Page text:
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Fed blinks: Concerns about inflation and market weakness


As was generally expected by pundits, today the Federal Reserve (Fed) indicated future interest rate hikes will be dependent upon some stabilization in economic momentum, and softened its flexibility on the quantitative tightening program (also known as the reduction in the Fed balance sheet). Investors generally cheered the statement, with the S&P 500 finishing today at the highest price since mid- December. This was supported by lower bond yields, reflecting the Fed’s more dovish or “data-dependent” position on interest rate policy. We also saw a lower U.S. dollar, which supported non-U.S. asset prices.

It is not yet clear how long the Fed will remain “patient” on future interest rate normalization. During his press conference, Chairman Jerome Powell refused to state a specific time frame for this pause, focusing instead on the evolving economic and financial market data. We believe it is likely the Fed will be able to resume interest rate increases at some point this year if the stock market stabilizes and economic data improves. The Fed also continues to closely monitor actual and expected inflation trends in the United States.

We remain focused on the trend in economic data in the United States and globally. Our analysis indicates the global economy is on a path of a re-synchronized slowdown and odds of a recession also remain modest globally and low for the United States. We are maintaining our balanced assessment of risks between stocks and bonds, which is guiding our recommendation to hold stock and bond allocations close to long-term strategic target allocations. This reflects the higher levels of realized volatility across the global equity markets and the increase in interest rates relative to year-ago levels.

As always, we value your trust and are here to help in any way we can. Please do not hesitate to let us know if we can help address your unique financial situation or be of assistance.

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This information represents the opinion of U.S. Bank Wealth Management. The views are subject to change at any time based on market or other conditions and are current as of the date indicated on the materials. This is not intended to be a forecast of future events or guarantee of future results. It is not intended to provide specific advice or to be construed as an offering of securities or recommendation to invest. Not for use as a primary basis of investment decisions. Not to be construed to meet the needs of any particular investor. Not a representation or solicitation or an offer to sell/buy any security. Investors should consult with their investment professional for advice concerning their unique situation. The factual information provided has been obtained from sources believed to be reliable but is not guaranteed as to accuracy or completeness. Any organizations mentioned in this commentary are not affiliated or associated with U.S. Bank in any way.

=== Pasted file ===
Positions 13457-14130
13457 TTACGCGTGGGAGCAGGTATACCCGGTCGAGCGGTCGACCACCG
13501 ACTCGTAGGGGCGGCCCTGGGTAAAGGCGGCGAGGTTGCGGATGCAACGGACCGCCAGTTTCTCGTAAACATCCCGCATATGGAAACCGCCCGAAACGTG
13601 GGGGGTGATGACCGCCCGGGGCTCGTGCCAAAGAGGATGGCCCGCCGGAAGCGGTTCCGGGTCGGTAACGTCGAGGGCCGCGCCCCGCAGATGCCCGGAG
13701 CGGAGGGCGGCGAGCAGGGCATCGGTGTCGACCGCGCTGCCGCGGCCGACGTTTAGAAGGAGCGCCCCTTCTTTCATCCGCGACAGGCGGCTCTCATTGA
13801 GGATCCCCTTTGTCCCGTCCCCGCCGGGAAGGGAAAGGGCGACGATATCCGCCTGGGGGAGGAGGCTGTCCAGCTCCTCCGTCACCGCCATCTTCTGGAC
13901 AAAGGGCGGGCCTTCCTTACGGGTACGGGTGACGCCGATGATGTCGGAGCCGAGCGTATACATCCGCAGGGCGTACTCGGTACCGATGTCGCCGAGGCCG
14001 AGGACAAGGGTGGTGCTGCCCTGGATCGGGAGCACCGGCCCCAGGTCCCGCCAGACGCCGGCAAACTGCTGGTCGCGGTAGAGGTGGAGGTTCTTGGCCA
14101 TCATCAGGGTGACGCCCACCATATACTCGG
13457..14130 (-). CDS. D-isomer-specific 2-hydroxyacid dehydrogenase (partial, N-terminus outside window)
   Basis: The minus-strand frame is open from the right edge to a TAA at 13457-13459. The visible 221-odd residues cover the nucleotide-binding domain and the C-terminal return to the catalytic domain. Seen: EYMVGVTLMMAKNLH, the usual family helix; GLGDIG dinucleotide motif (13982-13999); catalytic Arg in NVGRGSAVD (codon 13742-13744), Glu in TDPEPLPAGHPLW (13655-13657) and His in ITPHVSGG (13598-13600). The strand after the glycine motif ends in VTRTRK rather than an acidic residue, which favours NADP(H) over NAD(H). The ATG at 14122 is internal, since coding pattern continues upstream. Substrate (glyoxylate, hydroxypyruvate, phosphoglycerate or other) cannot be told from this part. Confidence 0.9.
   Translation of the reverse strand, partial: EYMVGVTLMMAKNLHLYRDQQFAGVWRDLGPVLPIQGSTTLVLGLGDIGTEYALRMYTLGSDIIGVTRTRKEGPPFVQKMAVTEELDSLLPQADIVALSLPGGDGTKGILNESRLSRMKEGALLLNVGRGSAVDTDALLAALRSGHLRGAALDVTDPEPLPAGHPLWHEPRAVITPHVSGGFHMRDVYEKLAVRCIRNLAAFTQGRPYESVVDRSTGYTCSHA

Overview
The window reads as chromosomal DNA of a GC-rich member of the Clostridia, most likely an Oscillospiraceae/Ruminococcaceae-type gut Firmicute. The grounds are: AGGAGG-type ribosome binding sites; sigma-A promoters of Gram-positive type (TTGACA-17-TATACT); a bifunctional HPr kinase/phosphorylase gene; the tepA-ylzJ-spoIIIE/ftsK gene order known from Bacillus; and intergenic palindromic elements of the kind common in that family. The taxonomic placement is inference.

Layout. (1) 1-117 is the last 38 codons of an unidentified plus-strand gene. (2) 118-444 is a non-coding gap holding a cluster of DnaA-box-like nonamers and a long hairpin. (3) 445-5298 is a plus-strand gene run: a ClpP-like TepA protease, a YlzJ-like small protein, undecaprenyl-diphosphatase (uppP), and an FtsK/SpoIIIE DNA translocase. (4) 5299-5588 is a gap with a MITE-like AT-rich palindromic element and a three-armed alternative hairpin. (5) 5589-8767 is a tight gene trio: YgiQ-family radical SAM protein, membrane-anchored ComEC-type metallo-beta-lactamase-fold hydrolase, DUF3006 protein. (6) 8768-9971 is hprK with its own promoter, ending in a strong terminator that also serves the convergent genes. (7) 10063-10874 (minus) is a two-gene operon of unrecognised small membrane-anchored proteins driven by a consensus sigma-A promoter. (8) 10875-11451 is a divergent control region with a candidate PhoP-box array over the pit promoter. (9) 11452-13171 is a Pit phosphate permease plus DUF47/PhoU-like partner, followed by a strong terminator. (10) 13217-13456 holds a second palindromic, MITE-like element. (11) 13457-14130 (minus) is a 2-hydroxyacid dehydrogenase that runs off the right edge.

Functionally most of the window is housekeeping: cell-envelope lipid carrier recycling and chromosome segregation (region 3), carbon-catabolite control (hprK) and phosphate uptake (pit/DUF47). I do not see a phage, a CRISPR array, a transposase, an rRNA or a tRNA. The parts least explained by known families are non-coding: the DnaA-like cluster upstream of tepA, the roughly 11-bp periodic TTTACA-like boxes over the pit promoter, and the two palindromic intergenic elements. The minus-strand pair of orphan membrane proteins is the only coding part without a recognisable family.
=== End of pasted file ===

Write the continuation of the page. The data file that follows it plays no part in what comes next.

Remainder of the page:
Based on our strategic approach to creating diversified portfolios, guidelines are in place concerning the construction of portfolios and how investments should be allocated to specific asset classes based on client goals, objectives and tolerance for risk. Not all recommended asset classes will be suitable for every portfolio. Diversification and asset allocation do not guarantee returns or protect against losses.

Past performance is no guarantee of future results. Indexes mentioned are unmanaged and are not available for direct investment. The S&P 500 Index consists of 500 widely traded stocks that are considered to represent the performance of the U.S. stock market in general.

Equity securities are subject to stock market fluctuations that occur in response to economic and business developments. International investing involves special risks, including foreign taxation, currency risks, risks associated with possible differences in financial standards and other risks associated with future political and economic developments. Investments in fixed income securities are subject to various risks, including changes in interest rates, credit quality, market valuations, liquidity, prepayments, early redemption, corporate events, tax ramifications and other factors. Investment in fixed income securities typically decrease in value when interest rates rise. This risk is usually greater for longer-term securities. Investments in lower-rated and non-rated securities present a greater risk of loss to principal and interest than higher-rated securities.


Important Disclosures

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U.S. Bank and its representatives do not provide tax or legal advice. Your tax and financial situation is unique. You should consult your tax and/or legal advisor for advice and information concerning your particular situation.

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